Tuesday, May 4, 2010

The Standard of Christian Parenting

I turned my life over to Jesus when I was 24 years old, during my last year of college. I immediately sought out and joined a group that my dad had recommended years earlier called the Navigators.

That last year in Michigan, I mostly went to church by myself, and also went to the Navigators meetings. When we moved to South Florida, shortly before we were married, my wife, Laura, through her own journey of Faith Discovery also became a believer. At first, we went to Calvary Chapel Fort Lauderdale until we were led to our current church. (And anyone that knows us knows about the failed attempt at a church plant.)

Over the past decade, we've grown together in our Faith and Understanding of Jesus and His Mission. Through the good times and the bad. Interestingly, we seem to do the most growing during the bad times, when circumstances try to get the better of us.

When we turned 30, our biological clocks started ticking and we took seriously the idea of starting a family, though naive as to all that that would entail. Almost 4 years later, we were blessed with a little boy. This past year has been the hardest (economically) and also the greatest - emotionally, relationally, and spiritually - of our entire lives. This coming month, we are expecting a little girl, which I can imagine will only increase our joy exponentially.

We've both discussed the idea that, with only Grant by our side, at times, he seemed like a little side-kick. He was fun to have around, but not too much trouble. But with a little girl on the way, we are feeling more like a family. And we are seriously starting to lay down a plan on how we are going to raise them spiritually and practically.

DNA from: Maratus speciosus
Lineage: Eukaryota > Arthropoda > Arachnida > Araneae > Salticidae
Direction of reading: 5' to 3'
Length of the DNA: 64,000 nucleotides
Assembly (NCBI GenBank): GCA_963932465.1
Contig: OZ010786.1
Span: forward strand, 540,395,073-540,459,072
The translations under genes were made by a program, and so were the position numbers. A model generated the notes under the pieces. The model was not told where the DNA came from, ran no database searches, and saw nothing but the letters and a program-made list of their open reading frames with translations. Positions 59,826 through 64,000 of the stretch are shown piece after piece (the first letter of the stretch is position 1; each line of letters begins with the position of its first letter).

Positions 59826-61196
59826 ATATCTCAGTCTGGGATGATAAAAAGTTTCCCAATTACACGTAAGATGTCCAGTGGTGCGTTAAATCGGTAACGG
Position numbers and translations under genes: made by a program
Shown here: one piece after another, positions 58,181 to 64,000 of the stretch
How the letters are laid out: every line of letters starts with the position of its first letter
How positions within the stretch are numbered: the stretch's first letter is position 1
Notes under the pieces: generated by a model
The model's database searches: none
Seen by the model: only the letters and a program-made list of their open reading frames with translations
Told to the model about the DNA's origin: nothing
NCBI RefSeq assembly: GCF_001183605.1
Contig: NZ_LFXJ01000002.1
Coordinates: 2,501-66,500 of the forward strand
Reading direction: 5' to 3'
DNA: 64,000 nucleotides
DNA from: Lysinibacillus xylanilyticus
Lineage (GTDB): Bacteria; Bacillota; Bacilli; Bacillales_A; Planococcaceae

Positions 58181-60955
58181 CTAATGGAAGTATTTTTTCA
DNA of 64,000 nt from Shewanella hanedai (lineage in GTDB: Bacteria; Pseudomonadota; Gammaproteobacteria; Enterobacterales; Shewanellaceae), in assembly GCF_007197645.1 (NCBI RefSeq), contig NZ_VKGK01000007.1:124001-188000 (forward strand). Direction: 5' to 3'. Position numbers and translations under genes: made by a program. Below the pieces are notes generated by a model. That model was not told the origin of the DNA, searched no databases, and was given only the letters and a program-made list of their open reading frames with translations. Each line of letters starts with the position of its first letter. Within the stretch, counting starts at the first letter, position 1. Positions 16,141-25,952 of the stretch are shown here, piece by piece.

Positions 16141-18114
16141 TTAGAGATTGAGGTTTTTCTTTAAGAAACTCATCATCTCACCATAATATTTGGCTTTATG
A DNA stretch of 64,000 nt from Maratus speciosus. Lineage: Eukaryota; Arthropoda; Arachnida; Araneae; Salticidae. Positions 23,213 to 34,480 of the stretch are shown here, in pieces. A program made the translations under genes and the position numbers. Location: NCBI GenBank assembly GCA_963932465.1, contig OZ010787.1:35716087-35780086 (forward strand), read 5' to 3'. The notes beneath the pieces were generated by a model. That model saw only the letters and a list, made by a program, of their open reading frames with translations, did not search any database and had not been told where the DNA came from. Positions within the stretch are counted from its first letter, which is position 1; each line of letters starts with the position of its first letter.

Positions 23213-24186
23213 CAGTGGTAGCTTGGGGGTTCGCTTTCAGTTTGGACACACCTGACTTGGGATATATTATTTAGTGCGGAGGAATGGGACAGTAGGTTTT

For Christmas, my wife bought me a book called Revolutionary Parenting by George Barna - I wrote about it a few months ago. Obviously, I could kill myself reading a plethora of books about parenting, but I don't intend to.

Over the past decade, we've seen some great examples of parenting amongst some of the Christian friends that we've made. We cherry-picked some of their elements in order to form our own plan for raising our kids.

We've seen, first-hand, families that pray together every day, more than once a day even. We've seen families that engage their kids in discussions spanning Biblical and spiritual matters, as well as anything else that may be pertinent.

We knew one family, in particular, with six kids. The mother home schooled all six kids. At times, I would hear people at church criticize them for their lack of commitment to church or church activities. They were involved in church, but I think that people saw their potential for impact and were disappointed that they weren't more involved.

But now, with our own family forming, I think I can see more clearly the priorities of the "home-school" brood. With six kids and two adults, they were practically their own "small group". Let's face it, with that many kids, every day at home is basically a "cell church". Which makes me wonder. How many kids do you need to have, to take on that sort of function?

As we've discussed our plan for raising our children, we've both agreed that we are going to raise the standards by which we both were raised by our own parents. Having read Barna's recommendations for standards, I can't say that I would commit to all of the standards that he prescribes in his book. Not because I disagree with them on principle, but because I don't think that some of them are a realistic fit for our personalities and our family.

Also, as I've stated, there are some examples that we've seen first hand that we are definitely going to incorporate into our familial plan. Obviously, we never know what kind of curve balls God is going to throw at us, but we actually usually have a better batting average against curve balls anyways.


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